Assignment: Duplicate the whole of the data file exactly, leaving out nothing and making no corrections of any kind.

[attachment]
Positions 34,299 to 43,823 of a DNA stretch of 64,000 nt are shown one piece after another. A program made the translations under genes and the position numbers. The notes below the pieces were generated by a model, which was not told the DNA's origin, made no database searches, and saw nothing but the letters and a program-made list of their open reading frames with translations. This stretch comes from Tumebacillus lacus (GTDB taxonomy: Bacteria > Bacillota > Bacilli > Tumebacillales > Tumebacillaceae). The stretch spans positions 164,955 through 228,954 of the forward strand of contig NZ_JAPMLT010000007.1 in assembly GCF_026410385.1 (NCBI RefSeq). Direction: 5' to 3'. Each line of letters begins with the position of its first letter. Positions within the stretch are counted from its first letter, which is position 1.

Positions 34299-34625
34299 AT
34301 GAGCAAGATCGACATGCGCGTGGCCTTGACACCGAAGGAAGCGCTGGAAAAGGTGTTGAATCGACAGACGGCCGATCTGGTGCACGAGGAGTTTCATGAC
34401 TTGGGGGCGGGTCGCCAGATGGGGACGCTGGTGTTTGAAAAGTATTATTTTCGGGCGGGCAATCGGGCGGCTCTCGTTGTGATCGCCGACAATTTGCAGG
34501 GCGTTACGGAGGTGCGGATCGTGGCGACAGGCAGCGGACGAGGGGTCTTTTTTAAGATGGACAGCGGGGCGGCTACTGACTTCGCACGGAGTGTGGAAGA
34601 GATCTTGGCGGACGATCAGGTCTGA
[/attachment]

Positions 34,299 to 43,823 of a DNA stretch of 64,000 nt are shown one piece after another. A program made the translations under genes and the position numbers. The notes below the pieces were generated by a model, which was not told the DNA's origin, made no database searches, and saw nothing but the letters and a program-made list of their open reading frames with translations. This stretch comes from Tumebacillus lacus (GTDB taxonomy: Bacteria > Bacillota > Bacilli > Tumebacillales > Tumebacillaceae). The stretch spans positions 164,955 through 228,954 of the forward strand of contig NZ_JAPMLT010000007.1 in assembly GCF_026410385.1 (NCBI RefSeq). Direction: 5' to 3'. Each line of letters begins with the position of its first letter. Positions within the stretch are counted from its first letter, which is position 1.

Positions 34299-34625
34299 AT
34301 GAGCAAGATCGACATGCGCGTGGCCTTGACACCGAAGGAAGCGCTGGAAAAGGTGTTGAATCGACAGACGGCCGATCTGGTGCACGAGGAGTTTCATGAC
34401 TTGGGGGCGGGTCGCCAGATGGGGACGCTGGTGTTTGAAAAGTATTATTTTCGGGCGGGCAATCGGGCGGCTCTCGTTGTGATCGCCGACAATTTGCAGG
34501 GCGTTACGGAGGTGCGGATCGTGGCGACAGGCAGCGGACGAGGGGTCTTTTTTAAGATGGACAGCGGGGCGGCTACTGACTTCGCACGGAGTGTGGAAGA
34601 GATCTTGGCGGACGATCAGGTCTGA